Through a gradual restoration, Maison Sédimentation attempts to dissolve the dichotomy between the old and the new in transitions that can be understood in multiple ways: from historical decoration to unfamiliar texture; from a shadowy and ambiguous space to a pure and neutral backdrop; or from an entanglement with history and time to a suspended reality.
Shimin Cao, “The Tower on Ruins”
The designer demonstrates her innovative talent in the reuse of the Torre Rinalda seaside fortification in Italy. The name “Torre Rinalda” carries the historical roots of a tower built in Italy in the 16th century to defend the area from Saracen attacks. As part of the defense system of the Puglia coast, the tower forms a magnificent landscape along with other similar structures in the area.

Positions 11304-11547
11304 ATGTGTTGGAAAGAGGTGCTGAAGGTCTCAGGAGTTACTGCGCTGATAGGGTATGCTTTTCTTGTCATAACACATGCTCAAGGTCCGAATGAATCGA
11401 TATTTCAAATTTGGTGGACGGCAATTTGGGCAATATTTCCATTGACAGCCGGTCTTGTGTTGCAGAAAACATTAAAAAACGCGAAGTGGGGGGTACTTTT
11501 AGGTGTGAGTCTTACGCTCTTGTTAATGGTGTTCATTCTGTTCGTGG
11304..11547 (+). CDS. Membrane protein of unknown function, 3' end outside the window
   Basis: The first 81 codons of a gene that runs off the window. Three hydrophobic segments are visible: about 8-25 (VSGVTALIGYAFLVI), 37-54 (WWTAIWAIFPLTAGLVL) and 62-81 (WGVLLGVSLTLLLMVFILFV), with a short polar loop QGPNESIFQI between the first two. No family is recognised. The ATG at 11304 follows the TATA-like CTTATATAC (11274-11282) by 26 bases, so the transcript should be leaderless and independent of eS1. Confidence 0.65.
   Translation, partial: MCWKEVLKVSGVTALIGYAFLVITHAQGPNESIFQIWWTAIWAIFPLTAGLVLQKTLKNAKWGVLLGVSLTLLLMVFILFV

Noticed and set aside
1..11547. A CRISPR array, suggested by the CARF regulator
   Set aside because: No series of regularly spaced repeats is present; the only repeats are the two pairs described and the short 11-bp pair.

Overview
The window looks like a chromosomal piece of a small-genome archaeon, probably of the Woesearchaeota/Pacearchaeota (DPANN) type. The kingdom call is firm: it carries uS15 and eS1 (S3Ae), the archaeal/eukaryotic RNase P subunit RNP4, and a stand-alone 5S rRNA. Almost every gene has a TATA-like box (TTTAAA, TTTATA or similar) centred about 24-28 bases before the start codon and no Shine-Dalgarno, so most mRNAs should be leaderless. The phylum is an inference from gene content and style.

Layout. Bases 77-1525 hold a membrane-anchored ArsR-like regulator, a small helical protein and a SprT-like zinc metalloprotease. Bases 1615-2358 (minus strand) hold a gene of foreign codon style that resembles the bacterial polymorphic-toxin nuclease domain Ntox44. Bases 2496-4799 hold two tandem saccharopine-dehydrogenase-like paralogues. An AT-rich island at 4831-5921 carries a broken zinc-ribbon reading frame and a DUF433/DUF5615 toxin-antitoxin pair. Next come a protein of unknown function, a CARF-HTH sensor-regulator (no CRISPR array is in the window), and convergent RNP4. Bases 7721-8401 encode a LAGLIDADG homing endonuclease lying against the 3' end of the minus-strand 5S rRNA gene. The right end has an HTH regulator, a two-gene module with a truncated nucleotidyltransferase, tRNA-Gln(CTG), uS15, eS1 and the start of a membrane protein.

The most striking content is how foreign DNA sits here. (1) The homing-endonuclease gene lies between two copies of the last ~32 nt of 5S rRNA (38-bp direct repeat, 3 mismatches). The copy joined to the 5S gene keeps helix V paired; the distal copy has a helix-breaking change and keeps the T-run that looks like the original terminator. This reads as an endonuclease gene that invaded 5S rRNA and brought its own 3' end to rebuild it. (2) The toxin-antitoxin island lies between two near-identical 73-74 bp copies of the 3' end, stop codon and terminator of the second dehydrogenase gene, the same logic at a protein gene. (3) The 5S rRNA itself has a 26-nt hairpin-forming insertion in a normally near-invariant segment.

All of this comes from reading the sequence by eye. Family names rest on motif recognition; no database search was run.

At the architectural level of scale, the design skillfully blends two distinct spaces: the stone box at the base subtly blends into the terrain, revealing a solid firmness and a deep serenity. Through the use of rough stone, the bottom contrasts with the delicate man-made structure above. From a wider perspective, the design could be replicated on a large scale along the coastline, with the use of lattice elements that attract migratory birds. Adjacent towers become stopovers on the birds’ flight paths, enriching the ecosystem. When night falls, the upper part of the towers is lit up and becomes a new landmark with a unique shimmering light.
Chapter 2 | SPACE
Camilo Rebelo & Jiani Huang, “ELEMENT’U”